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On Your Own Feet

Three research projects

Publication date: 01 April 2004

The ‘Transitions in Care’ research group, part of Research Centre Innovations in Care of Rotterdam University of Applied Sciences, initiated a research project focused on adolescents with chronic conditions, called On Your Own Feet.


'On Your Own Feet Ahead'

The Action and Implementation Programme 'On Your Own Feet Forward!' (2008-2012) aimed at introducing improvements in the content and organisation of care for youth with chronic somatic conditions. The main goal was to improve the self-management support during their transition to adulthood, and contribute to better organization of transitional care.

For the implementation of the Action and Implementation Programme, the Breakthrough Methodology was used. The American Institute for Healthcare Improvement developed the Breakthrough Series to help health-care organizations make "breakthrough" improvements in quality while reducing costs. This is a proven method of accelerating the introduction of improvements in healthcare practice.

In a Breakthrough Project, multidisciplinary teams from different institutions work towards optimising the care of a particular topic or care process. Proven examples of good practice collected in the field together with experts and then made available for wider distribution are used. Participating teams are supervised by a team of consultants and experts in the field. More information about the Breakthrough Series can be found on the IHI website.

Our Action Programme 'On Your Own Feet Ahead!' was developed and tested in three rounds (2008, 2010, and 2011). A total of 30 multidisciplinary teams from different healthcare organisations such as hospitals and rehabilitation centres from all over the country participated. Each team formulated their own mission and goals for improving their practice in adolescent medicine and their transitional care arrangements within one year. A common framework for the improvement of transitional care was developed, and interventions were collected and tested. After the Action Programme was completed in 2012, these were all put together in a digital Transition Toolkit.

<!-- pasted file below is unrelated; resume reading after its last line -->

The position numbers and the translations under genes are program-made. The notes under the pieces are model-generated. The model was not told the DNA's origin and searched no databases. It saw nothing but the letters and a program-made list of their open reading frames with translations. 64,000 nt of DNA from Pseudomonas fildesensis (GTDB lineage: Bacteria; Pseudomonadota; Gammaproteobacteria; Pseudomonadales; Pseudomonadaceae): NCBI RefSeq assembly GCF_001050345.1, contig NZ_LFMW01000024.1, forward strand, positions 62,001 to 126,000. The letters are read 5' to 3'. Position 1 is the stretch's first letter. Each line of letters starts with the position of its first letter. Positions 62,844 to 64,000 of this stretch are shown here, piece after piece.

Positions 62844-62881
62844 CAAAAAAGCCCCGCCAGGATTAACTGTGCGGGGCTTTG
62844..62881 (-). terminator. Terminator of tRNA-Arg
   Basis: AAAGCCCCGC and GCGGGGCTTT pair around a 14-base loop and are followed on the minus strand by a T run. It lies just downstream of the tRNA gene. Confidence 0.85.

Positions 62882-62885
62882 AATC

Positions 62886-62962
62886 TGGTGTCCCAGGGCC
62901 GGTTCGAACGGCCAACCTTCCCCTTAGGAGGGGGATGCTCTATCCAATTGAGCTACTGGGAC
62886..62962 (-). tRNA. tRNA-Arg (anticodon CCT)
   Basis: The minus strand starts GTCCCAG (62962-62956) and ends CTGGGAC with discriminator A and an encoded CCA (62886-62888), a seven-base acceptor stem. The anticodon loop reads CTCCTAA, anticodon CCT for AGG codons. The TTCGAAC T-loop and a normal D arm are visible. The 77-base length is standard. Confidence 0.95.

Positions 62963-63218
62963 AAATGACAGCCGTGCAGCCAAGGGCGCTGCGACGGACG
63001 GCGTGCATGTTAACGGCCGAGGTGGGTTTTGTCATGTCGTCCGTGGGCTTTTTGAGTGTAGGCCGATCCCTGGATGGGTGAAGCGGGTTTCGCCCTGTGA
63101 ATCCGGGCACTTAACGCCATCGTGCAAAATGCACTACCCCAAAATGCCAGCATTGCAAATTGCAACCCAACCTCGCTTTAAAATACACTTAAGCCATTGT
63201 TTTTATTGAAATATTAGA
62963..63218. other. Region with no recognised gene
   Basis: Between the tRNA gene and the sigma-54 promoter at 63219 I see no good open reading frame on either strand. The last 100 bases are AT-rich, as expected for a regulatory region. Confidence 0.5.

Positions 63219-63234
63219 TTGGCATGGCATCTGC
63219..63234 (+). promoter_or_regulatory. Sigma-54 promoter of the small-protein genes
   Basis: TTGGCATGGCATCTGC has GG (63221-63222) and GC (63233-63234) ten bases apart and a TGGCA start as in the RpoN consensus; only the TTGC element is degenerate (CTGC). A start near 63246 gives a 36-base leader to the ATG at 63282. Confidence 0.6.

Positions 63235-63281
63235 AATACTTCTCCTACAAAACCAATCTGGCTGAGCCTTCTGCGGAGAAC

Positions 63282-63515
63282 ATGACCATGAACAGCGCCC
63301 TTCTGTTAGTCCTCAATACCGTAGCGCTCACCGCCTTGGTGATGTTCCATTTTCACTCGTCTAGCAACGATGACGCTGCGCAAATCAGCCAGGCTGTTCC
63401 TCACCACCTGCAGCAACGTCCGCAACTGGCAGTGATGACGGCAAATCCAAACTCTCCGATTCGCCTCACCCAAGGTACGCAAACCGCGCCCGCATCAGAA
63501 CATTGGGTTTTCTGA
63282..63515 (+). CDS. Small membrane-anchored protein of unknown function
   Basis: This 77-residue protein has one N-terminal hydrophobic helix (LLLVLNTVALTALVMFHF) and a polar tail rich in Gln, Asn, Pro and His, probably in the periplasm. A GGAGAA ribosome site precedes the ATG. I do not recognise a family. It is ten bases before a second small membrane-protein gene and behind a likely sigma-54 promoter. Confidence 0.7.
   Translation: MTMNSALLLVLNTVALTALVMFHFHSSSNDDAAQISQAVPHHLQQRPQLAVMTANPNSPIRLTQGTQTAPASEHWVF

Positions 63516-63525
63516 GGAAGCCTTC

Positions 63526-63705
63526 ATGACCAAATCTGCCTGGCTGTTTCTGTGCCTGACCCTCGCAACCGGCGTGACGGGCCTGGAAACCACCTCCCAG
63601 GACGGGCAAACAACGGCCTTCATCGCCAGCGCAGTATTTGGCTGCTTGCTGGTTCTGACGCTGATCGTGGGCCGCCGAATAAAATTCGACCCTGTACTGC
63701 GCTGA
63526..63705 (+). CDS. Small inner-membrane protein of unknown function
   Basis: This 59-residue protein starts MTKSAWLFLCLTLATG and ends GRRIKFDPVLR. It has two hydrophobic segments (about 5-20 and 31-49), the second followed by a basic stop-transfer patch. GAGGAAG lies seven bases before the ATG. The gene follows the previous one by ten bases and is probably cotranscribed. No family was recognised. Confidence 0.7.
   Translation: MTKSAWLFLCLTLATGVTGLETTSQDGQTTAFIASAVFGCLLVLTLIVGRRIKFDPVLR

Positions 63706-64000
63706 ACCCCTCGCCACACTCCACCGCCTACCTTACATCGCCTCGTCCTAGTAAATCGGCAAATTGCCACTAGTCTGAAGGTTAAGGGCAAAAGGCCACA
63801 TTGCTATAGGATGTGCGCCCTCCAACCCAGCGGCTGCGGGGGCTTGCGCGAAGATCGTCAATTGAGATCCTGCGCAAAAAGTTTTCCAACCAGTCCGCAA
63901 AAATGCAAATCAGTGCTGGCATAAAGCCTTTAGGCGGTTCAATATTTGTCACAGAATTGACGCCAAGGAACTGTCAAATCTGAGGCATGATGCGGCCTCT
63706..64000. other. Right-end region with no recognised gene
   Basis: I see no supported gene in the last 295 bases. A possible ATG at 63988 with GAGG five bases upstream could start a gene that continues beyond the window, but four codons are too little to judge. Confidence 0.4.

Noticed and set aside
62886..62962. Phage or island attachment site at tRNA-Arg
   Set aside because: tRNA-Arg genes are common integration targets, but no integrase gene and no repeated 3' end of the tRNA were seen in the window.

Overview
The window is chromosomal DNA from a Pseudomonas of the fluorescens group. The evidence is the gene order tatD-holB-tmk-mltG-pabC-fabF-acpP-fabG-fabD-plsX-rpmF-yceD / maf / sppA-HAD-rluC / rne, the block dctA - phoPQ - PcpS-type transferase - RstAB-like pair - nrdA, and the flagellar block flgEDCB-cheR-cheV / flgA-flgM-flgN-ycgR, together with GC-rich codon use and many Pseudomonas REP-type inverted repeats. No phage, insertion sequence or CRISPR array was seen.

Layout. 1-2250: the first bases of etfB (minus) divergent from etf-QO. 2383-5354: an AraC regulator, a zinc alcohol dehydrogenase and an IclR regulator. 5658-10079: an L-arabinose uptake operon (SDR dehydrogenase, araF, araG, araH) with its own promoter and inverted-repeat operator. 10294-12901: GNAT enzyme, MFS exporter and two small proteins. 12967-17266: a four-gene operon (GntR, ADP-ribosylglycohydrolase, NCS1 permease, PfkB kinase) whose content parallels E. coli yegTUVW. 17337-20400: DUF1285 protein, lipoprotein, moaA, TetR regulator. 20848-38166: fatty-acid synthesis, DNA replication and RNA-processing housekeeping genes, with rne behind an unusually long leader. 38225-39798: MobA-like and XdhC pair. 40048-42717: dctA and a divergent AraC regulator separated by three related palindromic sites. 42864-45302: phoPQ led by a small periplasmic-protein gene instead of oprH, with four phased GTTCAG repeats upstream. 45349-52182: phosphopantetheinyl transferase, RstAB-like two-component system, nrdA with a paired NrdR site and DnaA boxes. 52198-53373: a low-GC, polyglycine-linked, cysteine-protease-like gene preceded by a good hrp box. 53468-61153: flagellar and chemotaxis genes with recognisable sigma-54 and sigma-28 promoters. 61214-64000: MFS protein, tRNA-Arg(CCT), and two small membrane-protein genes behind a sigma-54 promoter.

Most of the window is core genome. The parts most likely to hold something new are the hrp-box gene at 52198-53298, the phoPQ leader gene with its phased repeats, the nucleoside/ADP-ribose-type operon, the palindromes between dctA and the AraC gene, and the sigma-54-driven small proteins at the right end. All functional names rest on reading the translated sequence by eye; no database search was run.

The Action Programme is an initiative of the Transitions in Care research group at the Rotterdam University of Applied Sciences and the CBO, and was funded by the Innovation Fund of Health Care Insurers. The Dutch National Diabetes Action Programme, the Dutch Association of Paediatricians, the Dutch Rehabilitation Foundation and the National Innovation Programme Child Rehabilitation all wholeheartedly supported the goals of the program.

An independent evaluation study was carried out by the Erasmus School of Health Policy and Management (Erasmus University Rotterdam). The report concludes that the teams' participation in the programme resulted in improved quality of transitional care. The programme inspired teams to improve transitional care, provided them with several good practices and tools, and facilitated the implementation process. However, substantial improvements as reported by adolescents mostly show up in the long run. Almost all teams succeeded in sustaining the implemented new work practices and some of them further developed transitional care after the programme was ended.

The full summary of the report can be downloaded here.

List of publications related to the Action Programme 'On Your Own Feet Ahead':

  • Sonneveld, H.M., Strating, M.M.H., Staa A.L. van, Nieboer, A.P. (2013) Gaps in transitional care: What are the perceptions of adolescents, parents and providers?Child: Care Health Development. 39(1):69-80. doi:10.1111/j.1365-2214.2011.01354.x.
  • Nieboer, A.P., Cramm, J.M., Sonneveld, H., Roebroeck, M.R., Staa, A.L. van, Strating, M.M.H. (2014). Reducing bottlenecks: professionals' and adolescents' experiences with transitional care delivery. BMC Health Services Research 14:47.
  • Cramm, J.M., Strating, M.M.H, Nieboer, A.P. (2014). The role of team climate in improving the quality of chronic care delivery: a longitudinal study among professionals working with chronically ill adolescents in transitional care programmes. BMJ Open, 2014; 4. Doi: 10.1136/bmjopen-2014-005369.